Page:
“We want to maintain efficient cycling of lithium in a battery over many cycles, something that’s never been done before.”

Erik Herbert

polycrystalline lithium film
Surface of the polycrystalline lithium film, with over 100 residual impressions from targeted test sites

To answer these questions, Herbert conducts nano-indentation studies on vapor-deposited lithium films, various sintered solid electrolytes, and lithium films in fully functional solid-state batteries.

“The data from these experiments directly enable exam-ination of the complex coupling between lithium’s micro-structure, its defects, and its mechanical behavior,” says Herbert. “So far we’ve gained a better understanding of the mechanisms lithium utilizes to manage pressure (stress) as a function of strain, strain rate, temperature, defect structure, microstructural length scale, and in-operando cycling of the battery.”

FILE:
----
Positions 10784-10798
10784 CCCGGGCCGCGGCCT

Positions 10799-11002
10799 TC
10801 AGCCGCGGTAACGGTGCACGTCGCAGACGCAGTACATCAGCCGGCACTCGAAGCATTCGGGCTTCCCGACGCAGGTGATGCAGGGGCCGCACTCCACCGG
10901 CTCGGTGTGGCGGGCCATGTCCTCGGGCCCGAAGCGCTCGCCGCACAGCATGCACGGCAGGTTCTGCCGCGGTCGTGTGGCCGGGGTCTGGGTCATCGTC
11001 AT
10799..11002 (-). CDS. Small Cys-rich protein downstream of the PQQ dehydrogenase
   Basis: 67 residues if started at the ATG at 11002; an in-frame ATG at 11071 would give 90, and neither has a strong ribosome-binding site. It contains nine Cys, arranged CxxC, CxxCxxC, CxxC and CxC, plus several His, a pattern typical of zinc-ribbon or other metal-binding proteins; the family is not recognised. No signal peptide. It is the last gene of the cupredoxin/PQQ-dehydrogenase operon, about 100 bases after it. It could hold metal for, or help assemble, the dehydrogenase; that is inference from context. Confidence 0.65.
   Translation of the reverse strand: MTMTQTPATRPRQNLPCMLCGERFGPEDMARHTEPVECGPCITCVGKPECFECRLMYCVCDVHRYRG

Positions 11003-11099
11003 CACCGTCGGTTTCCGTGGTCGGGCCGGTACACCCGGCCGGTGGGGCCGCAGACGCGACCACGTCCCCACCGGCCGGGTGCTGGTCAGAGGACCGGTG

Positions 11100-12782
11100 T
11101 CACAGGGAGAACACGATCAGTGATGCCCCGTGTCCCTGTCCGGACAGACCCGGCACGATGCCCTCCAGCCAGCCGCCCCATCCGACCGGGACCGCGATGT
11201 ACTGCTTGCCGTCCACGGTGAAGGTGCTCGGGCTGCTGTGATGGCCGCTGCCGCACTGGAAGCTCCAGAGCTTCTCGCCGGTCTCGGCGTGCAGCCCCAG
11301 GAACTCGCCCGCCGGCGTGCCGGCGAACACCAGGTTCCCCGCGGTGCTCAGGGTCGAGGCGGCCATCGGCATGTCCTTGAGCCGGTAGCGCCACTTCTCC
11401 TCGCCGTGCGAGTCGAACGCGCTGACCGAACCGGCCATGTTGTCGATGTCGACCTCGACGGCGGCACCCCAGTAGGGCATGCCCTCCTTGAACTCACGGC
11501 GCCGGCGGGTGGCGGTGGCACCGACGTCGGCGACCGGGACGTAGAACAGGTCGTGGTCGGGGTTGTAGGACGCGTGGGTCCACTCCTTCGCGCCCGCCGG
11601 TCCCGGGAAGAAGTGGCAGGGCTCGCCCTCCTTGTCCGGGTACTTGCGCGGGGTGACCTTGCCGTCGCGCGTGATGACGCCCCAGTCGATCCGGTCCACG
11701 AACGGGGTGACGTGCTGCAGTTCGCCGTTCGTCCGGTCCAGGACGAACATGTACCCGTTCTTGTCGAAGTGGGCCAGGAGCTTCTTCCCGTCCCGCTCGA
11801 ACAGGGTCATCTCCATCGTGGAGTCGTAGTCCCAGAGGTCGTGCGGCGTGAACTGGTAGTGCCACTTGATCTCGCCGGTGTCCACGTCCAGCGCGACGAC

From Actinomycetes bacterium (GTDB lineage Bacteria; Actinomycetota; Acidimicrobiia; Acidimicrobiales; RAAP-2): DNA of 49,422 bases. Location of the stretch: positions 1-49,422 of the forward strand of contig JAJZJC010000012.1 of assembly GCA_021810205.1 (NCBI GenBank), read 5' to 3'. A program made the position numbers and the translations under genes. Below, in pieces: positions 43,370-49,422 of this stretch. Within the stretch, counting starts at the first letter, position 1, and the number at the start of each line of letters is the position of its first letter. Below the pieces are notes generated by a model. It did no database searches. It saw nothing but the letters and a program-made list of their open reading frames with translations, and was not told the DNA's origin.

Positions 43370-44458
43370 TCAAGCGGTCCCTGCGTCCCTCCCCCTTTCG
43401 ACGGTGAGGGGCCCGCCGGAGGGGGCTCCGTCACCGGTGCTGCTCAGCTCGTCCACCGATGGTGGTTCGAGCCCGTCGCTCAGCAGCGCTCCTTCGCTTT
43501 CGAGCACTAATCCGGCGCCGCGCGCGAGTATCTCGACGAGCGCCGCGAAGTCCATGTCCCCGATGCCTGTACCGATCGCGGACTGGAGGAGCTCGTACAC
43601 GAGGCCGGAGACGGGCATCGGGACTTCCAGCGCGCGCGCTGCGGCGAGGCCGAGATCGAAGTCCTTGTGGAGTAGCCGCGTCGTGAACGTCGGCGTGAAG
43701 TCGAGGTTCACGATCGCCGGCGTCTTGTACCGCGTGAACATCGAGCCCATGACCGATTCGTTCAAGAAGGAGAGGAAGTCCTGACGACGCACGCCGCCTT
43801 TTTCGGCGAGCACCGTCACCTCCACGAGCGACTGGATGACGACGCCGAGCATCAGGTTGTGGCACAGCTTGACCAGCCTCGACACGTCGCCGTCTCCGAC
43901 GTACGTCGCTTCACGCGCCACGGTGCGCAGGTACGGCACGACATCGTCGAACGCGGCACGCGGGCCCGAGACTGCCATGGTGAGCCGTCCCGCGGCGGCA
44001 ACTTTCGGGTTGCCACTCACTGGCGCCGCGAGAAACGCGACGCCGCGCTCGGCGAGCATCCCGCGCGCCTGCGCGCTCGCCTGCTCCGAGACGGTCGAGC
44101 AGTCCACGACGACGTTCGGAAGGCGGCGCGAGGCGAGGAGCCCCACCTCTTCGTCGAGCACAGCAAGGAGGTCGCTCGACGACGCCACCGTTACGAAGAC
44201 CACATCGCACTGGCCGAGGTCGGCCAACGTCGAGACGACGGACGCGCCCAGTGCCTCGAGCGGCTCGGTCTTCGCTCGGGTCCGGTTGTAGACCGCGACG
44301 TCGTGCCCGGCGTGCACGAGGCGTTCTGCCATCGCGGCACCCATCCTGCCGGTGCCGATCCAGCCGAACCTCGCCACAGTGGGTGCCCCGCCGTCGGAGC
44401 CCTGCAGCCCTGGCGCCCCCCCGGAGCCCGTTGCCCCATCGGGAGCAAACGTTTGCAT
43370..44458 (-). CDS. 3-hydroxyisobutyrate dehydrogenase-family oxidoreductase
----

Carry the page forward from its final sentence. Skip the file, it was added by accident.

Atomic resolution image of a spinel intergrowth lithium ion battery electrode particle and associated convergent beam electron diffraction pattern. The ordered dots all over the black triangle (the particle) are atomic columns, with a convergent beam electron diffraction pattern in white at the top. These results were obtained with the FEI 200kV Titan Themis Scanning Transmission Electron Microscope (S-TEM) recently commissioned by Michigan Tech.
These results were obtained with the FEI 200kV Titan Themis Scanning Transmission Electron Microscope (S-TEM) recently commissioned by Michigan Tech.

Atomic resolution image of a spinel intergrowth lithium ion battery electrode particle and associated convergent beam electron diffraction pattern. The ordered dots all over the black triangle (the particle) are atomic columns, with a convergent beam electron diffraction pattern in white at the top.

Michigan Tech's FEI 200kV Titan Themis Scanning Transmission Electron Microscope (S-TEM) positions Michigan Tech faculty on the leading edge of new imaging capability for structural and chemical analysis at the nano-scale.
Michigan Tech’s FEI 200kV Titan Themis Scanning Transmission Electron Microscope (S-TEM)

Michigan Tech’s FEI 200kV Titan Themis Scanning Transmission Electron Microscope (S-TEM) positions Michigan Tech faculty on the leading edge of new imaging capability for structural and chemical analysis at the nano-scale.